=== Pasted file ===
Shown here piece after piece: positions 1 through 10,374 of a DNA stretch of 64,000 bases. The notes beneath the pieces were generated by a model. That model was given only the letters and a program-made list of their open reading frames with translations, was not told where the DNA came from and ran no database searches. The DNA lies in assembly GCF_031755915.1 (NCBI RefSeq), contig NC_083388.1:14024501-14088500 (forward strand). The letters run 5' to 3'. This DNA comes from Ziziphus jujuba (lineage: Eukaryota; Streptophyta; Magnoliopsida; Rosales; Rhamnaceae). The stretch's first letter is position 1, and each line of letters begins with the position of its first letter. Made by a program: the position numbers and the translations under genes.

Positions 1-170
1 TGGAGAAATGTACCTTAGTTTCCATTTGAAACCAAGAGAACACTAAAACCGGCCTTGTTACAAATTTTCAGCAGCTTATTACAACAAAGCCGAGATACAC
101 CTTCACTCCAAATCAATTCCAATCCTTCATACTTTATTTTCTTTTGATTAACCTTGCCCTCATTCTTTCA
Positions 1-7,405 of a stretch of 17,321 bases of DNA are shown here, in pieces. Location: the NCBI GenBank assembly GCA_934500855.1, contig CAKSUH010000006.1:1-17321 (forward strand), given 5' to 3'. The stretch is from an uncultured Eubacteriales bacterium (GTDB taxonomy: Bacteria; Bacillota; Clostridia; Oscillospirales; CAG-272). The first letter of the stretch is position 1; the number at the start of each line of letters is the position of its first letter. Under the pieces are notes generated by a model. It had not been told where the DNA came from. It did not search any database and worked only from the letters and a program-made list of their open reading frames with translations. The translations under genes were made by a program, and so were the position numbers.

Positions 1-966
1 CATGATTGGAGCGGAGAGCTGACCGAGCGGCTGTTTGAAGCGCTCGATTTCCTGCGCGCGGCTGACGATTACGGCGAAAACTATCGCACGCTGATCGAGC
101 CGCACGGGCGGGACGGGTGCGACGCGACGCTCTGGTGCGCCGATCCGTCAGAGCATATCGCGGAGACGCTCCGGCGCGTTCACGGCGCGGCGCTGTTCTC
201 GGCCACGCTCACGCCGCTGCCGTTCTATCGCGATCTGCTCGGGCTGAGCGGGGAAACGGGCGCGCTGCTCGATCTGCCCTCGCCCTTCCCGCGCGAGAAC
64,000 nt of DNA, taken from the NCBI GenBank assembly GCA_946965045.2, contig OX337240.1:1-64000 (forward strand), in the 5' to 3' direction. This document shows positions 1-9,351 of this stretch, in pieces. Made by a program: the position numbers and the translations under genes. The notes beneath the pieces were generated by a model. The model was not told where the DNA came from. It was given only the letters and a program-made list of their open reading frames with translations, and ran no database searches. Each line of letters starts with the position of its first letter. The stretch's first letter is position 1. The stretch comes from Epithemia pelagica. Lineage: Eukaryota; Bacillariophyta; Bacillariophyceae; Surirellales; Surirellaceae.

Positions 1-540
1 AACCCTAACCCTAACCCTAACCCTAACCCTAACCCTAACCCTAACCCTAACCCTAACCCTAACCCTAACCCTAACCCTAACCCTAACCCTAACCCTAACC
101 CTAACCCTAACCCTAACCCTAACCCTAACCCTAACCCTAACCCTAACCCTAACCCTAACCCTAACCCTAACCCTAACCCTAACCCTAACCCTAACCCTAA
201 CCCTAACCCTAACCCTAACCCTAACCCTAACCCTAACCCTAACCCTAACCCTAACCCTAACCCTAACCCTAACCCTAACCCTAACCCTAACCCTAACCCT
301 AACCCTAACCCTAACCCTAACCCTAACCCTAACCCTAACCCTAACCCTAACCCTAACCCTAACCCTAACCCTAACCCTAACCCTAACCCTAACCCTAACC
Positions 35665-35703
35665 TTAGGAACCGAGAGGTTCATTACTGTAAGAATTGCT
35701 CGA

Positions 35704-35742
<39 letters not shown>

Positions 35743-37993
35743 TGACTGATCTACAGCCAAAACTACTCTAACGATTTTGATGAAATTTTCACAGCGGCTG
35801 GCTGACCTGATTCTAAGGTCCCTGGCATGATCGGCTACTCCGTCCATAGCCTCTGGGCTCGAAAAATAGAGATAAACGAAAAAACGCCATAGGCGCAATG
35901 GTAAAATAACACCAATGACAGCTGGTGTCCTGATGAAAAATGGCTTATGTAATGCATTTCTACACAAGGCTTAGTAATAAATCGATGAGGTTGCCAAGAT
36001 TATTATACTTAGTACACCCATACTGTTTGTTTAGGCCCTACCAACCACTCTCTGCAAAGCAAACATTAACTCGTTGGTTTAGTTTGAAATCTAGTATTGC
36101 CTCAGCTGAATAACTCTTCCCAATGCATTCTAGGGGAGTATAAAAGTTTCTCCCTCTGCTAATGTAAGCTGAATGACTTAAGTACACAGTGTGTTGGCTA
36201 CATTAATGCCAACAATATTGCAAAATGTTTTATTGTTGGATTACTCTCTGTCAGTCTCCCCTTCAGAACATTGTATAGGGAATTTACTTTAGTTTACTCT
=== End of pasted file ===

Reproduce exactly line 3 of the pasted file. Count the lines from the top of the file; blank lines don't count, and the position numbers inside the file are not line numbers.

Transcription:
1 TGGAGAAATGTACCTTAGTTTCCATTTGAAACCAAGAGAACACTAAAACCGGCCTTGTTACAAATTTTCAGCAGCTTATTACAACAAAGCCGAGATACAC